FAIR USE NOTICE: I am using this brief video clip in the capacity of a student, academic, and as an educator. I do not claim any ownership rights to the video footage and in no way will I make a financial profit in the course of using this clip.

Canada's Continuing Commitment to NATO and ISAF

I wrote this analysis for a course I took called '9/11 and the War on Terror.' This policy memo served as our term paper, in lieu of a traditional final exam. Our assignment was to examine an aspect of the war in Afghanistan. I chose this topic because of my Canadian roots and my interest in NATO. Learn how early friendly fire incidents and experiencing the highest proportional rate of fatalities amongst active ISAF partners provided Canada’s policy makers with adequate justification for actually expressing the public’s will in regards to reducing military engagement. However, an analysis of public opinion, voting trends, and implemented policy clearly demonstrate Canada’s commitment to NATO and ISAF, even amidst the Afghan disengagement.

Executive Summary

The first Canadian casualties in the Afghanistan war were inflicted as a result of friendly fire. A U.S. F-16 fighter pilot bombed a staging area for a Canadian training exercise in a location known as the Tarnak Farms.[1] This incident happened just over six months into the Afghan war. By examining the background of this friendly fire incident, insight to the continued Canadian commitment can be gleaned. Furthermore, Canada has experienced the highest proportional rate of fatalities amongst active ISAF partners in Afghanistan.[2] Canadian policymakers proceeded to utilize this information when they reduced troop levels at a time when the U.S. was planning a troop surge.[3] This reality altered and shifted Canada’s role with ISAF in Afghanistan. Canada then began disengagement in Afghanistan and reverting to a support role in the ISAF mission.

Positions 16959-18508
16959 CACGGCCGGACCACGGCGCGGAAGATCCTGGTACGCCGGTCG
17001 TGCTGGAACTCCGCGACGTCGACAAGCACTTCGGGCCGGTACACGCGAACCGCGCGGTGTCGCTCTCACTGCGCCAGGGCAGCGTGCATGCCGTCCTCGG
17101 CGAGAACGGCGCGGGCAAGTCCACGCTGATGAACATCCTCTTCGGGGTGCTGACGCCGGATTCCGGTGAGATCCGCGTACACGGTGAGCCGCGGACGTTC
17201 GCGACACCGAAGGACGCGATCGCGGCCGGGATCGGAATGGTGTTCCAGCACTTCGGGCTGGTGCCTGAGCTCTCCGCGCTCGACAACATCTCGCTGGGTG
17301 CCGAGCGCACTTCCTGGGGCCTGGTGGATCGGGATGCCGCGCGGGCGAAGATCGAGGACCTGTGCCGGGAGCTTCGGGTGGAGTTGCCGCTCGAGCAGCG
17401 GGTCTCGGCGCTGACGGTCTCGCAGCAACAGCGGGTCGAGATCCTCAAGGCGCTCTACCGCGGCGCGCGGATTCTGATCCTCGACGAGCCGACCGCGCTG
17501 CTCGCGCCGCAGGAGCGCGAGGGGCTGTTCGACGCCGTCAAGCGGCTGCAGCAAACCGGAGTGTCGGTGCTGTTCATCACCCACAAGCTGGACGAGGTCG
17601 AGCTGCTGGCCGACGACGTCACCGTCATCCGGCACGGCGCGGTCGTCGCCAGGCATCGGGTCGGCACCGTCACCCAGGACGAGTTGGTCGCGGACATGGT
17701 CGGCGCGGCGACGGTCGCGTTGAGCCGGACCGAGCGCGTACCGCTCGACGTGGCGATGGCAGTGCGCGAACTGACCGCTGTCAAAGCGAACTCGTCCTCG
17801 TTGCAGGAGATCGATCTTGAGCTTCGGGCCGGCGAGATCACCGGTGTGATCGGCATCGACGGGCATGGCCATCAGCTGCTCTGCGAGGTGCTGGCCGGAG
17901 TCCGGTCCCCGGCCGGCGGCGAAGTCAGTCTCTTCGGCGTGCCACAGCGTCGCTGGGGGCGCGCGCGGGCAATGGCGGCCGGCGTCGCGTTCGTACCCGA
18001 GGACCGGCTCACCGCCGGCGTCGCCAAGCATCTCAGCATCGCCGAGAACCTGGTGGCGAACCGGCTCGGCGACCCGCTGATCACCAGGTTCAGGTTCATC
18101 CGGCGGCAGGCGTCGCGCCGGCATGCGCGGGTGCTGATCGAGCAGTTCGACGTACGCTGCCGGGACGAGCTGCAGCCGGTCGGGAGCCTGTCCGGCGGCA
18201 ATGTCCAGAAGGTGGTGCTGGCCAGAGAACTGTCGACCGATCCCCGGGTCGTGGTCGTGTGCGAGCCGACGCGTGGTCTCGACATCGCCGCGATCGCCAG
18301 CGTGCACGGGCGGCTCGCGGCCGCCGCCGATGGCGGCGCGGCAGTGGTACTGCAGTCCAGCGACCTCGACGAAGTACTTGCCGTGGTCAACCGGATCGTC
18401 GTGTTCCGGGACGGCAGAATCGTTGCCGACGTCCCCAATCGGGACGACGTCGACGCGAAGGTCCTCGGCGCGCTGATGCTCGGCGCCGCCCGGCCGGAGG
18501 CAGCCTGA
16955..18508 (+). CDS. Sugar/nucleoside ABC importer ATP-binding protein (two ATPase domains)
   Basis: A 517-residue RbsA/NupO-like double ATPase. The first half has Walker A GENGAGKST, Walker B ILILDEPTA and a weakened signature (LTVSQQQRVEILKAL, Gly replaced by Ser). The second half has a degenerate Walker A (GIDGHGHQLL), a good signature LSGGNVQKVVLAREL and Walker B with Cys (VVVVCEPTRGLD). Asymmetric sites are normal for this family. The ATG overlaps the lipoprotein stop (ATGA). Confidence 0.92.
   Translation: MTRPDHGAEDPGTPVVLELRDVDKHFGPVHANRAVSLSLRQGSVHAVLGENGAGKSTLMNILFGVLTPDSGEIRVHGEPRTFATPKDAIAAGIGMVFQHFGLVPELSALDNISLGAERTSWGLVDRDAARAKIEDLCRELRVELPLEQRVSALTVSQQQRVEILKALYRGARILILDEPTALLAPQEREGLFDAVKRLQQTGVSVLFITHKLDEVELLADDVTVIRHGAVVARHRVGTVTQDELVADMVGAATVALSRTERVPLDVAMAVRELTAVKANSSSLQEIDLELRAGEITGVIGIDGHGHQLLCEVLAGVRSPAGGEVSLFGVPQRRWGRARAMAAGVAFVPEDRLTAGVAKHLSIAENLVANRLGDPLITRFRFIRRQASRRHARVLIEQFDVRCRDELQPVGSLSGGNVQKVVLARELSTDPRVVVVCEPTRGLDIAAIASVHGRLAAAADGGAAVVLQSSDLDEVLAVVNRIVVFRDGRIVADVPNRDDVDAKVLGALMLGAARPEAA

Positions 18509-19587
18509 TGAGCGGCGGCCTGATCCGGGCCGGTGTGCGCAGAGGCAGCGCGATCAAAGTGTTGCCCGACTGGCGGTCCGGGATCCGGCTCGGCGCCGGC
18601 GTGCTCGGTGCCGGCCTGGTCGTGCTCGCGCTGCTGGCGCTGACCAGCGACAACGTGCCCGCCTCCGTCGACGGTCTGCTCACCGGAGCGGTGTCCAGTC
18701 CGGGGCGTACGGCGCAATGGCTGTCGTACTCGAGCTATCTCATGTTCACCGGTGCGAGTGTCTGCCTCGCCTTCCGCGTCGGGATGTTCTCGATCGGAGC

Public opinion polls taken in Canada after the 9/11 attacks concerning U.S. – Canadian relations and of the war in Afghanistan under the Stephen Harper government will illustrate the opinion landscape. From there, government policies will be examined for mention or justification vis-à-vis public opinion. Historically, Canada and the U.S. have shared the world’s largest economic relationship. They also share the world’s largest border. Canada’s empathy for the 9/11 terrorist attack against the U.S. will also be represented in public opinion polls. So it seems as if Canada must continue to support their southern neighbors in endeavors of war as a way to bolster other more beneficial channels. The relationship Canada has with the U.S. appears to be one based upon ideological obligation, rather than one of true support. So it appears that friendly fire incidents, while not the U.S.’s intentions, and a higher rate of soldier deaths provide Canada’s policy makers with adequate justification for actually expressing the public’s will in regards to reducing military engagement. Similarly, voting patterns for the national government are indicative of the waning support for the war in Afghanistan. The elections in Canada in 2008 and 2006 will provide data as to how Canada voted in a post 9/11 political theater during the lead-up to the U.S. surge. The analysis and evaluation of public opinion, voting trends, and implemented policy clearly demonstrate Canada’s commitment to NATO and ISAF, even amidst the Afghan disengagement.

Canada’s Role in Afghanistan

            Canada is a founding signatory of the North Atlantic Treaty. As such, Canada is one of the most senior partners in the alliance, often taking on roles of leadership. After the September 11th attack against the U.S. in 2001, by virtue of their NATO membership, Canada was thrust into the Afghan War. In response to the attack, the U.S. invoked Article 5 of the NATO treaty which effectively made the attack on the U.S. an attack against all of NATO’s members. This is the first, and only, time this common defense article has been invoked. The response was assembled, but how the joint military force would manifest had yet to be established. It was not until late 2001 that the UN passed Security Council Resolution 1386, which “authorize[d], as envisaged in Annex 1 to the Bonn Agreement, the establishment for 6 months of an International Security Assistance Force.”[4] As the UN mentioned, the outline for the ISAF force was described in the Bonn Agreement and was charged with, “assist[ing] in the maintenance of security for Kabul and its surrounding areas” with the understanding that “such a force could, as appropriate, be progressively expanded to other urban centres and other areas.”[5]